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Meet Dr. Ryan Clark, pain and rehab medicine physician

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Dr. Ryan Clark of BayCare Clinic poses in front of a mountainous landscape with his fiancee, Dr. Puja Bhakta, also of BayCare Clinic.

Dr. Ryan Clark was going to be a basketball superstar. That was the plan.

“I was always a sports kid,” he says. “I wanted to be Michael Jordan when I was a kid. I was a big basketball guy. I wanted to play basketball, football; I was a swimmer. I wanted to play everything.”

But sometimes the best-laid plans don’t pan out.

“In high school, I learned that I wasn’t quite as athletic as Michael Jordan,” Clark says with a laugh. “I tore my knee up playing football and then I had to get surgery for that.”

Surgery fixed his knee. It also set him on a course to an alternate – and more attainable – career.

Today, Clark is a fellowship-trained physiatrist with BayCare Clinic Pain & Rehab Medicine. He has special interest in interventional pain management.

“I kind of got exposed to the medical field” while having knee surgery, he says. “I met a guy who was an orthopedic surgeon and I was like, you know, I think this is the way to go. I think my sports has taken me as far as it’s going to go.

“From there, I just kind of followed through.”

Following through meant occasionally shadowing the orthopedic surgeon, a mentor, as he shared his medical experiences, insights on technologies and more with Clark.

“We had great conversations and I shadowed him a little bit and, like, he would show me X-rays and show me what he did, you know? He was just, ‘This is the new technique we’re using for this. Look at this technology. Check out this MRI,’ Clark says.”

Clark discussed his career interest with his parents. Their reaction?

“They immediately tried to talk me out of it,” he says, chuckling. “Yeah, I’m from a family of lawyers and I told them I want to go into medicine and they said, ‘No, it’s too much school. You’ll be there forever. Don’t do it. You know, do something else.’ I had to kind of fight back a little.”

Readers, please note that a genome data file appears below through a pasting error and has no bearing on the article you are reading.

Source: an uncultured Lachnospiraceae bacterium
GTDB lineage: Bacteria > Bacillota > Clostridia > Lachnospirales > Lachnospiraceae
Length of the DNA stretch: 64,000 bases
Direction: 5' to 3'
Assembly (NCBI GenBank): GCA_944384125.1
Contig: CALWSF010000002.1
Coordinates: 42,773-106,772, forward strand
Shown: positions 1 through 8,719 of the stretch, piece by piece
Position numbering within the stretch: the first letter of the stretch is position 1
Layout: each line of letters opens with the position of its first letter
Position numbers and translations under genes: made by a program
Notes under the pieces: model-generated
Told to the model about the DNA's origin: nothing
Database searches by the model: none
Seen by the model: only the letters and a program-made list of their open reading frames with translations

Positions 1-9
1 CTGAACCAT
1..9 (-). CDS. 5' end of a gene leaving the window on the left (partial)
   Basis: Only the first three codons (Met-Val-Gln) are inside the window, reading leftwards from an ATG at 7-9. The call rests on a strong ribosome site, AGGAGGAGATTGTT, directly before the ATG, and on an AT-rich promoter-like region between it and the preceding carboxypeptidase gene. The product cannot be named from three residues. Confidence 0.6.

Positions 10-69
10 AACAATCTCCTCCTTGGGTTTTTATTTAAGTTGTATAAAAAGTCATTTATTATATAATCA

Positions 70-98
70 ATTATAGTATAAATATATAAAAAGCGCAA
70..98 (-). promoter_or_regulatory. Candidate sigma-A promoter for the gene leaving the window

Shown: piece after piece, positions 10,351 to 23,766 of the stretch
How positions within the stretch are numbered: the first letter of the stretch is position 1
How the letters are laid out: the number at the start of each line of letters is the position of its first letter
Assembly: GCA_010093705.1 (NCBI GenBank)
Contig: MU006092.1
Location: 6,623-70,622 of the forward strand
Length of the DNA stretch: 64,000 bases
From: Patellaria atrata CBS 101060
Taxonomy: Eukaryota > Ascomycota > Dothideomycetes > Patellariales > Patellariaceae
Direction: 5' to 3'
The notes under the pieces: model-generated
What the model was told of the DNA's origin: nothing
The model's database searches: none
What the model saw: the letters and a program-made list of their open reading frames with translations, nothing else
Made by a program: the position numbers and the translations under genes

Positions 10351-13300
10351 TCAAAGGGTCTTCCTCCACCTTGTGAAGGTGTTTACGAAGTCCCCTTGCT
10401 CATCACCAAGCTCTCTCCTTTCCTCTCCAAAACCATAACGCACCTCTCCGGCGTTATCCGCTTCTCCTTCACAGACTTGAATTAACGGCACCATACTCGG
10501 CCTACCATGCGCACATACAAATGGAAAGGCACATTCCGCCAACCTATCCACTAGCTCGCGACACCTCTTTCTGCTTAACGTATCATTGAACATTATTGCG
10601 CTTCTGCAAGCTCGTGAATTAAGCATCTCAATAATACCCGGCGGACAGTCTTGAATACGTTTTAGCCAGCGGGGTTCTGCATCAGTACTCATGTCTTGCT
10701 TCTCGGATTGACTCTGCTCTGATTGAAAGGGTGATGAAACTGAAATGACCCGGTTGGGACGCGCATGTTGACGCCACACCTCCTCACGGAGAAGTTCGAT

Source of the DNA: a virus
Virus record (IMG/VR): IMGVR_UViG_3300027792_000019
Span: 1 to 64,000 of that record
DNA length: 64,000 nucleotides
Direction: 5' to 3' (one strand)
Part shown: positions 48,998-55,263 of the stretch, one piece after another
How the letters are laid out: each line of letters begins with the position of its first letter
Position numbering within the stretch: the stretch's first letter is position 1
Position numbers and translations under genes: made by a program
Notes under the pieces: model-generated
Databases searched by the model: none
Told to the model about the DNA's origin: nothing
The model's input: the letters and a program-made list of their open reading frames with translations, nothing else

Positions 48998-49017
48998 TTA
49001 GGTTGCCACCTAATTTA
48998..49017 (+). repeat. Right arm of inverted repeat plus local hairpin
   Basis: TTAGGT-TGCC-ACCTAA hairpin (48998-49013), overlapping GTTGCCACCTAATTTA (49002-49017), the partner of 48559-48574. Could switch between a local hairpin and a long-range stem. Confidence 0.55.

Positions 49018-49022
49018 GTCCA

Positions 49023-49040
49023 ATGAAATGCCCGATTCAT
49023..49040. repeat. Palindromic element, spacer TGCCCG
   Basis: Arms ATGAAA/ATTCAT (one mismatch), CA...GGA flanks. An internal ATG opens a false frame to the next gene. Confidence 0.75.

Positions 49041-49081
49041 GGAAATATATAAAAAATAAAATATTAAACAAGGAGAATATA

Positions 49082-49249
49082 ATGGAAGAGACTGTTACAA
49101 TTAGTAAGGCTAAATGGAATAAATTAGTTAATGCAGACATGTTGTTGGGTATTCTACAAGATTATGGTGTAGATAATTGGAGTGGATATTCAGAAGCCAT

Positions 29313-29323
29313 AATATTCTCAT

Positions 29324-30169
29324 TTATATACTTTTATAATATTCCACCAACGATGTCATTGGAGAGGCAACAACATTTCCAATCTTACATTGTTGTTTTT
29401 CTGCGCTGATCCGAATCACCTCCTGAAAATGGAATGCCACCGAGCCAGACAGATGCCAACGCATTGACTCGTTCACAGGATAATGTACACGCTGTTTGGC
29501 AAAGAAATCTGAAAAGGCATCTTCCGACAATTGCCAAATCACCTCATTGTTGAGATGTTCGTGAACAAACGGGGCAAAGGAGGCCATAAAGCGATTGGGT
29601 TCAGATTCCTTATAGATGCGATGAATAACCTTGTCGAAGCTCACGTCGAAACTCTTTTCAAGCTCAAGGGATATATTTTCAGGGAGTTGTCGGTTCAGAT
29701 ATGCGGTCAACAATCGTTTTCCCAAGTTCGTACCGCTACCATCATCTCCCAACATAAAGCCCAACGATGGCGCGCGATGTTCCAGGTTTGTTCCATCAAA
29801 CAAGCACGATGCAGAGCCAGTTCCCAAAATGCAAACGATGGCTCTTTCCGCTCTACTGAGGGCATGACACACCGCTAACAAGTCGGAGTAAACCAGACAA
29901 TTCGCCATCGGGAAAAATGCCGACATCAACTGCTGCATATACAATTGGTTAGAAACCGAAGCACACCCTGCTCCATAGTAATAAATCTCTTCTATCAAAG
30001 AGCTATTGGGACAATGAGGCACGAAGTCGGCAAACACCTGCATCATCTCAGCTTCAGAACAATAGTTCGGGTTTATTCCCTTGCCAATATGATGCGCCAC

Clark graduated from Western University of Health Sciences in Pomona, California.

“It was a great experience,” he says. “I learned a ton.”

However, Clark didn’t follow his mentor’s footsteps to specialize in orthopedic surgery.

“I had some interesting surgery experiences with some doctors who are not very caring for patients or med students and then I did physical medicine and rehab and that’s where they really cared about you, they cared what you thought, how everything was,” he says.

That approach to medicine and patient care was better suited to Clark’s personality, he says.

But Clark didn’t pursue a career in physical medicine and rehabilitation.

Pain and rehab medicine offered more, he says.

“I always liked to be the leader of the team,” he says. “I was kind of always the captain of all my teams growing up. I felt like as the physician you kind of were the leader of the team and you could kind of help everyone to be their best versus the physical therapist. You know, you kind of have a pretty finite role and there’s limits to what you can do.”

Clark completed his residency in physical medicine and rehabilitation at Northwestern University’s Shirley Ryan AbilityLab in Chicago. He completed fellowship training in pain medicine at Medical College of Wisconsin in Milwaukee.

He is board certified by the American Board of Physical Medicine and Rehabilitation in pain medicine and in physical medicine and rehabilitation.

One of Clark’s main areas of focus is to provide a positive experience for each patient.

“Most people say I have a pretty good bedside manner,” he says. “You listen and you address the concerns. You know, I meet everybody in the room so if your wife’s with you, I make sure I know her name and know what’s going on.

“I try to do that with every aspect of the care.”

When he’s not treating patients, Clark still heeds the siren call of sports.

“I watch a ton of sports, play a ton of sports,” he says.

Clark also spends family time with his wife.

“We have a black Lab and most of the time I spend just fetching with her. She just wants to fetch all day so that’s what we do,” he says.

Published: Friday, January 7, 2022